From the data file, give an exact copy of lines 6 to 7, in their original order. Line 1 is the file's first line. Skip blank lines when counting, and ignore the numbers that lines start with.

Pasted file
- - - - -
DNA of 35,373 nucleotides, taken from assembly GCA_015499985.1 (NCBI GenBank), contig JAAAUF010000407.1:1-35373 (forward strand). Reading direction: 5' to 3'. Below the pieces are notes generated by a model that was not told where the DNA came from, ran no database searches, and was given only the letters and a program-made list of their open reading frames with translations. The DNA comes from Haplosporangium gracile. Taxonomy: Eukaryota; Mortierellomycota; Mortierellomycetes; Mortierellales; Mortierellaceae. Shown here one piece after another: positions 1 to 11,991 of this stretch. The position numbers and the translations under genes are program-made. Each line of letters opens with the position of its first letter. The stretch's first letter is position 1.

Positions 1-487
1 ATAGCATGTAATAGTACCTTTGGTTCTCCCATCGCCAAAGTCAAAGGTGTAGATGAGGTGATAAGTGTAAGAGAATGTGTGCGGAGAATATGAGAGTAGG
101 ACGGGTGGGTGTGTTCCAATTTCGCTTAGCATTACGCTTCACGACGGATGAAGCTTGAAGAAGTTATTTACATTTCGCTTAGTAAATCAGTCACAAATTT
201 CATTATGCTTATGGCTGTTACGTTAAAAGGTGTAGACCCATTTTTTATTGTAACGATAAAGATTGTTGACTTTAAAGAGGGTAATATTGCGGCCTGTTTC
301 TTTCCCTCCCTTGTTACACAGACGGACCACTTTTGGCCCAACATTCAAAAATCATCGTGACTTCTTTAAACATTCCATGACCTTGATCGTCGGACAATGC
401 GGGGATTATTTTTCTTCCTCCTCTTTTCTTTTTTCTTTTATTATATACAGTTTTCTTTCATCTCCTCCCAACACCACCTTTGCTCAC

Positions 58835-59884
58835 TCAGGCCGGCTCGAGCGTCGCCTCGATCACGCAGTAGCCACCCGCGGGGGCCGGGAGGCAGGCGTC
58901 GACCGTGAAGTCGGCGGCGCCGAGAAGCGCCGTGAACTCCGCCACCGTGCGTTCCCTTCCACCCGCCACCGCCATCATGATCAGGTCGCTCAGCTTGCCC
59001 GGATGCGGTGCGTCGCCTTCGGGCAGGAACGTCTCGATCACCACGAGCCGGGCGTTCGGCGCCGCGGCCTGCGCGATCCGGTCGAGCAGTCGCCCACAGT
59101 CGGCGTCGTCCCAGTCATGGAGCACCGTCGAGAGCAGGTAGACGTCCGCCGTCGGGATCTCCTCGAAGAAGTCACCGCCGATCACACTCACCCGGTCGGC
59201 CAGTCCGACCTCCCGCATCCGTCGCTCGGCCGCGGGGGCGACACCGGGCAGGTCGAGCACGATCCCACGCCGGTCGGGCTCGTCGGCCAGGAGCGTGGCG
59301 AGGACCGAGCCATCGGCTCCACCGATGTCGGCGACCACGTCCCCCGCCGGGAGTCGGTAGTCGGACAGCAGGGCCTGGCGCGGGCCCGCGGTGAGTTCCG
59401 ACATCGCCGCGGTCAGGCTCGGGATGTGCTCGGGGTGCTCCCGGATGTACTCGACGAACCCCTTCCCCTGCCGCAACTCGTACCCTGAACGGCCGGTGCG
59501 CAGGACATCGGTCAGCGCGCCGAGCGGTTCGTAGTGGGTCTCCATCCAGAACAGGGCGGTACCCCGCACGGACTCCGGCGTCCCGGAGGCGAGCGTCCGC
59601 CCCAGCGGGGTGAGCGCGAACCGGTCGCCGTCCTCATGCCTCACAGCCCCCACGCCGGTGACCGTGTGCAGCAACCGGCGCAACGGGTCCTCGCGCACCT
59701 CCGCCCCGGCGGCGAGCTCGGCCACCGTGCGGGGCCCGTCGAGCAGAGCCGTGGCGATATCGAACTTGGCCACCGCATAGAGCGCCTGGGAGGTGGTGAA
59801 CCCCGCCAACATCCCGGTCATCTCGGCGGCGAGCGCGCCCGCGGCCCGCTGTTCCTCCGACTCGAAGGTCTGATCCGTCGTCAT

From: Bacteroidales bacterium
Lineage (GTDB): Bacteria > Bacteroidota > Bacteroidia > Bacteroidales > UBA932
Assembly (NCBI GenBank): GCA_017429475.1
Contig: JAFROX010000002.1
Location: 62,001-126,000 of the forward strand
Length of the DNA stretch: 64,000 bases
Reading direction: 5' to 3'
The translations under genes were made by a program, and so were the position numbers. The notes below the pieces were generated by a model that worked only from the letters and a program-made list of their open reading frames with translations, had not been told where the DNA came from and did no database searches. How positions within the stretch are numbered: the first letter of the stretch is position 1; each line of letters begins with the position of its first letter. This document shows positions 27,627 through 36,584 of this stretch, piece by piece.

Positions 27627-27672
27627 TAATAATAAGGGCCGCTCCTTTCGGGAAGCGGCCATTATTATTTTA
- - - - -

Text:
301 TTTCCCTCCCTTGTTACACAGACGGACCACTTTTGGCCCAACATTCAAAAATCATCGTGACTTCTTTAAACATTCCATGACCTTGATCGTCGGACAATGC
401 GGGGATTATTTTTCTTCCTCCTCTTTTCTTTTTTCTTTTATTATATACAGTTTTCTTTCATCTCCTCCCAACACCACCTTTGCTCAC